ORLANDO, Fla. - Right now, the Pfizer and Moderna COVID-19 vaccines are being administered in Florida and in the United States.
Studies show both vaccines to be at least 94 percent effective. The problem is, there is not enough supply to go around.
Florida Gov. Ron DeSantis has been saying that the forthcoming Johnson & Johnson vaccine will help with the supply and demand issue. The big question now is when will their vaccine roll out?
On their website, Johnson & Johnson reports that the next step in the process is to review the efficacy and safety data from their trial, which they anticipate receiving by the end of this month.
"The trials have dragged on a little bit longer. The Phase 2 is taking longer. The phase three trial will be mid-February," said Dr. Kartik Cherabuddi.
Dr. Cherabuddi is an associate professor of infectious disease and Hospital Epidemiologist with the University of Florida Health. He has been reading all the research coming out of the COVID-19 vaccine trails.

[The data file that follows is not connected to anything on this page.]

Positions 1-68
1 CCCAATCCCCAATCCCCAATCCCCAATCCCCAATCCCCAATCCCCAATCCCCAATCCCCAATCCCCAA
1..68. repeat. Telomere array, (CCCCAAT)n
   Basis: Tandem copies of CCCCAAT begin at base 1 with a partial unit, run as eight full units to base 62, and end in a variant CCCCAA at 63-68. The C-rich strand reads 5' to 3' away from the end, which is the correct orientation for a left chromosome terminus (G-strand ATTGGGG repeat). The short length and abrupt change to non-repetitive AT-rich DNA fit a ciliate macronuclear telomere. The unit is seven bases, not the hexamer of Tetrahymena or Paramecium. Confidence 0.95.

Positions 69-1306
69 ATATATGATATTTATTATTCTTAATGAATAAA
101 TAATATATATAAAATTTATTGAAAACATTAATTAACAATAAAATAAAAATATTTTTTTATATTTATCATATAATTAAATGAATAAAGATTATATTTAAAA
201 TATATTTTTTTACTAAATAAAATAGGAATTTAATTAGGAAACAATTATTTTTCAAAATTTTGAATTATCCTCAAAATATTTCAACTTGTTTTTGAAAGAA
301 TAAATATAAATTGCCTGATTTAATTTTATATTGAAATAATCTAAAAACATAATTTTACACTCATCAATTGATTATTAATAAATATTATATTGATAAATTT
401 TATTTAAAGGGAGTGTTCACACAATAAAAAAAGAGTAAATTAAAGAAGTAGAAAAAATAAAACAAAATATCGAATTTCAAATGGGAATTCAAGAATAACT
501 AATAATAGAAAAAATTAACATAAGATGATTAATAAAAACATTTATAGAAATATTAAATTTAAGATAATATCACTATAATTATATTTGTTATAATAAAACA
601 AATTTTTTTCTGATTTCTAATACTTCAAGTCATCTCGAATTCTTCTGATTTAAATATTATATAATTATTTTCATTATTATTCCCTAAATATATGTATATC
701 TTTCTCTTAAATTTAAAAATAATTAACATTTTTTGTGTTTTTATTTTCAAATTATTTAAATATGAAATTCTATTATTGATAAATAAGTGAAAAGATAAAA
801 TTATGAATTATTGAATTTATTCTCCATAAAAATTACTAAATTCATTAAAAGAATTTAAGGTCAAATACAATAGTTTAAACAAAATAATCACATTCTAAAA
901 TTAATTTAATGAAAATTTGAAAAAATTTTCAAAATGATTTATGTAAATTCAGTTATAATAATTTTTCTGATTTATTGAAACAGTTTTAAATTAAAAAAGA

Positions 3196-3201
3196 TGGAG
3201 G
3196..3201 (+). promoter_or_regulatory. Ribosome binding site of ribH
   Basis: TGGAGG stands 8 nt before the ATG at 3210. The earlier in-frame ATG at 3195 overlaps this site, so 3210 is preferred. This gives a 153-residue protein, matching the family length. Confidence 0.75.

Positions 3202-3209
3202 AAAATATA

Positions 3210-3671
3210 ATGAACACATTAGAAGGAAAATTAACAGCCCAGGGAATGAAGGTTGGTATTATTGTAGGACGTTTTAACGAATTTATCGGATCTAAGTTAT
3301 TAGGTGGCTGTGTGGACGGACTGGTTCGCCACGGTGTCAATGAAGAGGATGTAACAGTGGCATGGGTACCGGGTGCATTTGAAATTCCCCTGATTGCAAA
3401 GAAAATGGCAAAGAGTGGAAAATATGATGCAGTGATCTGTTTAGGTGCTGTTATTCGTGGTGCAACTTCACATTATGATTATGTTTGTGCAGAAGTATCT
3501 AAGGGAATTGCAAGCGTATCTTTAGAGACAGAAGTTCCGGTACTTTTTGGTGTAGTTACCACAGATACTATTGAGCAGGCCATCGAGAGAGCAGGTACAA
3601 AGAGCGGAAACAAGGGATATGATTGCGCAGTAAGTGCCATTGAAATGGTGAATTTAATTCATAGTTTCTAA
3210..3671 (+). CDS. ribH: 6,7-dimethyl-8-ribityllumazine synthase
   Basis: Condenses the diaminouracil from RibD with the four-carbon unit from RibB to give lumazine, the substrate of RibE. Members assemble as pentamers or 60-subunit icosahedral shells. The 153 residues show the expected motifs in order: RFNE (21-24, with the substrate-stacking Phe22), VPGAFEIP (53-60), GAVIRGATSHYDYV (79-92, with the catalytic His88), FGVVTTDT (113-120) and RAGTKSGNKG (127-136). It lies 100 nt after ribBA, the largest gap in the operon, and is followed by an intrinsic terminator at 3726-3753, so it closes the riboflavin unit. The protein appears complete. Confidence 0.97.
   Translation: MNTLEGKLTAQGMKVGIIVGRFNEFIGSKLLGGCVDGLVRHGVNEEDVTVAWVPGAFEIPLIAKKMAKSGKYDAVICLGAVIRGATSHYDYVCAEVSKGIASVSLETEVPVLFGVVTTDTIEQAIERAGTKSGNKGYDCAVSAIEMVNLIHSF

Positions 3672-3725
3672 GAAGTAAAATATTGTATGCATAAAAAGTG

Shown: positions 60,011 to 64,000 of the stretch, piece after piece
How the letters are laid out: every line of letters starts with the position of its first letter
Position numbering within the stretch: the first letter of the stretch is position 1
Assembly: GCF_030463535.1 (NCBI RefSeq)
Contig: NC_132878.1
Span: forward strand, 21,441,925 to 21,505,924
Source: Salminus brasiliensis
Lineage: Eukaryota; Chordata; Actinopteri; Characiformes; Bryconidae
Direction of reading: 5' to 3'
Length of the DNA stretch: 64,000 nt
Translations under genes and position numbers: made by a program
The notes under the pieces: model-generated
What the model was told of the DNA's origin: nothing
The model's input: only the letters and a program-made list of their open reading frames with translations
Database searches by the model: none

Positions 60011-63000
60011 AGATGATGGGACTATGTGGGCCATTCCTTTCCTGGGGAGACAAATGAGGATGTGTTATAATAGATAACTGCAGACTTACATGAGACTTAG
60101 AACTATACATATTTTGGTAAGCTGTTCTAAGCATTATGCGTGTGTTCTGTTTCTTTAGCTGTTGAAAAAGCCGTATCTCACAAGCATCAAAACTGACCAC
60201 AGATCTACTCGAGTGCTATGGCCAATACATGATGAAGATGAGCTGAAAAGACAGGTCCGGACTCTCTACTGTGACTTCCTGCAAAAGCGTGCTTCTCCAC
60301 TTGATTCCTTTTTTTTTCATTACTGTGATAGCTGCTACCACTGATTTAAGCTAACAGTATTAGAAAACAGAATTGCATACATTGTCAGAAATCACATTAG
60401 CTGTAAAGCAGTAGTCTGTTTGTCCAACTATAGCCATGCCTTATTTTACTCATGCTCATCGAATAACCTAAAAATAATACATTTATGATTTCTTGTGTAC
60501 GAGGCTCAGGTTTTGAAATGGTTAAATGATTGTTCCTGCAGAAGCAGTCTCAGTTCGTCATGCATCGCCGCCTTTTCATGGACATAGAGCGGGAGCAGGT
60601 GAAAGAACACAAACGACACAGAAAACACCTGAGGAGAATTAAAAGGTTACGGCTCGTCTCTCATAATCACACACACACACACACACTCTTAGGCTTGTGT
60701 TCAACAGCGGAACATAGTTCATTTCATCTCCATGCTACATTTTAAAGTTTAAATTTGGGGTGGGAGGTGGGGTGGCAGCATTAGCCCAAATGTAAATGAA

The science behind the Pfizer and Moderna vaccines involves what is known as messenger RNA, mRNA. Johnson & Johnson’s vaccine uses what is called a viral vector.
"So you’re taking a different virus shell and using a fragment of the coronavirus and making a vaccine. So it does take a little bit longer," Cherabuddi explains.
He said producing that takes longer than producing mRNA which could be why the studies are taking a little bit longer too. At the end of the day, Dr. Cherabuddi said they both do the same thing once injected.
"When you take things down to the most basic level, both of them are delivering and mRNA," Dr. Cherabuddi said.
The Moderna and Pfizer COVID-19 vaccines require an initial vaccine then a booster. Johnson & Johnson’s vaccine is just one shot.
Cherabuddi echoes the governor’s sentiment that Johnson & Johnson’s vaccine will be easier to distribute and deliver because it does not need to be stored at extreme temperatures but can be stored in regular refrigerator temperatures.
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